Let us truly and with purpose thirst for Christ’s coming. Let us be absorbed, moved, persuaded and changed by Advent.
'God is here, he has not withdrawn from the world, he has not deserted us. Even if we cannot see and touch him as we can tangible realities, he is here and comes to visit us in many ways'. (Pope Benedict XVI)
As the First Sunday of Advent marks the beginning of the Church year in the West, so too should Advent mark the start of a new day in our faith lives. That our nation, a society whose soul not so long ago might have been described as "church", is persistently marching away from "Advent" and all its depth of meaning is unarguable. One has to ask, "Do we cherish Christ’s ‘presence’; are we longing for our Savior’s ‘arrival’; do we awake before the daystar rises, anticipating those moments when the horizon will soon burn with color, ignited with dazzling hues which signal the end of night?
While the term "Advent" is derived from the Latin, Adventus, which means "coming", Pope Benedict pointed out that the essential meaning of the word is: "God is here, he has not withdrawn from the world, he has not deserted us. Even if we cannot see and touch him as we can tangible realities, he is here and comes to visit us in many ways."
That is what sustains Catholics, other Christians and all the people of the world who look to the one true God: he "is here, he has not withdrawn", nor has he "deserted us." We realize this most clearly by contemplating what the Father predestined for us from the beginning: a divine plan that would draw men back to God; a plan that our Savior would embrace, endure, and complete; a Final Covenant sealed in the most precious blood of the Son of God. Look upon the Cross, and indeed you shall see that our God has never deserted anyone.
"In the tender compassion of our God the dawn from on high shall break upon us, to shine on those who dwell in darkness and the shadow of death, and to guide our feet into the way of peace" (Lk. 1:78-79).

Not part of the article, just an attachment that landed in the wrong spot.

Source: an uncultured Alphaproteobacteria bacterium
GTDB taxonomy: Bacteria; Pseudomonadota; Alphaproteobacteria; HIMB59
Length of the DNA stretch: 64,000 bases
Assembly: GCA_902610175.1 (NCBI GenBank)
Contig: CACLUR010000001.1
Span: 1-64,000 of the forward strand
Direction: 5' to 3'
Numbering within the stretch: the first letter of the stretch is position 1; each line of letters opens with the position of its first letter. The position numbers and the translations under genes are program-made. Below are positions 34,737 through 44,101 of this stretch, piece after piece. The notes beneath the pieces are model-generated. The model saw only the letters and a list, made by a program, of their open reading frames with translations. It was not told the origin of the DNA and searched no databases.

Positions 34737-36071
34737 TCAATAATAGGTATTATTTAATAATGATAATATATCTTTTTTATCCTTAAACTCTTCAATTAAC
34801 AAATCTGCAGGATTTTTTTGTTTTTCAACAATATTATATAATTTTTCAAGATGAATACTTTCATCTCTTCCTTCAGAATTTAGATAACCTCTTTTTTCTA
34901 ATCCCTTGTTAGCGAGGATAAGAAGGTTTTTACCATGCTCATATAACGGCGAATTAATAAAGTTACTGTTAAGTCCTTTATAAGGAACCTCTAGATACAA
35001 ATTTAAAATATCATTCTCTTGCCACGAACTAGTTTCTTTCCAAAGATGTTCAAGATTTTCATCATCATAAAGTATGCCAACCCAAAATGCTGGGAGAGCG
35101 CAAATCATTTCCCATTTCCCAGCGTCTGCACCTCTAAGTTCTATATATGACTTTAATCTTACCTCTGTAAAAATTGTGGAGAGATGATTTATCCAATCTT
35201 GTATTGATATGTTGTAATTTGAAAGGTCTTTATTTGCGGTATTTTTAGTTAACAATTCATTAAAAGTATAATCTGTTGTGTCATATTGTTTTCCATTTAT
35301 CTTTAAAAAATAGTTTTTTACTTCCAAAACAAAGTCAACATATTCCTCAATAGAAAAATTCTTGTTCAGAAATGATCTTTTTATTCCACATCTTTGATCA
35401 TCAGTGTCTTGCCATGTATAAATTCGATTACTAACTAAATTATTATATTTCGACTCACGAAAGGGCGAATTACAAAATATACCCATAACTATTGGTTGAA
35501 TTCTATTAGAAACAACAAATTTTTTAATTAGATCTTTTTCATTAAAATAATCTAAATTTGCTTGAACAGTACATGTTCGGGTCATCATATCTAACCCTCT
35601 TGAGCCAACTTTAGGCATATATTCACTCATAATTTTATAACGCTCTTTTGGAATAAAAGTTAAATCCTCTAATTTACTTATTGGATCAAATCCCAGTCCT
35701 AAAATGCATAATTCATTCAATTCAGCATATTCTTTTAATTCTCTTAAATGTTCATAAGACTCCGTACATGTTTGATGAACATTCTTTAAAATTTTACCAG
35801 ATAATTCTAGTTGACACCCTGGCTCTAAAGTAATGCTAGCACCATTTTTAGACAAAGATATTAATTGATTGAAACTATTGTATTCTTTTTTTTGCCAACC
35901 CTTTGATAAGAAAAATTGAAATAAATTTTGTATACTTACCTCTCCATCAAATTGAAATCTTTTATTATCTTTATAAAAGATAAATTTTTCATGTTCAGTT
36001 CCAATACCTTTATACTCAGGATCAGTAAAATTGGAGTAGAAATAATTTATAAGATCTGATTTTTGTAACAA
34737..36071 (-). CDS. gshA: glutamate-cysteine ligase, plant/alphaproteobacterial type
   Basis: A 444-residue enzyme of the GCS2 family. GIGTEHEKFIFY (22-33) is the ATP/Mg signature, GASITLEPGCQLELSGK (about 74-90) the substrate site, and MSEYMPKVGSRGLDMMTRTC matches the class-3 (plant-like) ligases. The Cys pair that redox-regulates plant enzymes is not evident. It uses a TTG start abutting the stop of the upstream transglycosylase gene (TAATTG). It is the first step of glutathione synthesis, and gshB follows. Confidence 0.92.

As we enter fully into Advent and prepare for Christ’s coming we realize more and more that he is indeed already here. All is sustained in Christ, all is for Jesus. If our Lord were to abandon us we could not speak, nor see, nor draw another breath. Further, we should not have lived at all. Therefore let us never doubt the presence of our Lord.
"All things came to be through him, and without him nothing came to be. What came to be through him was life, and this life was the light of the human race" (Jn. 1:1-4; NAB).
Christ is present in our lives in an immense way; the full dimension of His presence is far beyond our understanding. Yet the more prayerful we are, the more we embrace our Lord’s call to holiness, the more we see and understand. In love we see Love and in Love there is light. By the light of Christ, as he ignites a fire within our soul, we begin to see his Light all around us: it is in a child’s eye as she studies the petals of a rose; it is in the inflection of a youngster’s voice as he prays at the onset of night; it is in the song of a bird high in the branches of a tree illuminated by God’s sun; it is reflected on the waters of a cool stream. Let us truly live for Light; let us reject darkness; let us truly and with purpose thirst for Christ’s coming. Let us be absorbed, moved, persuaded and changed by Advent.
Let us especially embrace Christ’s ‘coming’ and ‘presence’ in the Eucharist. When we partake of Eucharist at Mass Christ truly arrives, filling us with his true body, blood, soul and divinity. The Eucharist is divine sustenance for the soul: priceless spiritual food and drink; for Christ’s flesh is real food and his blood is real drink. (cf. Jn. 6). What an unfathomable treasure our King has given Catholics; what beauty Christ instituted at the Last Supper.
The Catechism of the Catholic Church explains that the sacrament of Eucharist is "unique" and that it is, through Christ’s presence, raised above all the sacraments as "the perfection of the spiritual life". Advent should therefore draw us toward the Eucharist, where Christ makes himself wholly and entirely present.
"The mode of Christ's presence under the Eucharistic species is unique. It raises the Eucharist above all the sacraments as ‘the perfection of the spiritual life and the end to which all the sacraments tend.’ In the most blessed sacrament of the Eucharist ‘the body and blood, together with the soul and divinity, of our Lord Jesus Christ and, therefore, the whole Christ is truly, really, and substantially contained.’ This presence is called 'real' - by which is not intended to exclude the other types of presence as if they could not be 'real' too, but because it is presence in the fullest sense: that is to say, it is a substantial presence by which Christ, God and man, makes himself wholly and entirely present." (CCC # 1374).
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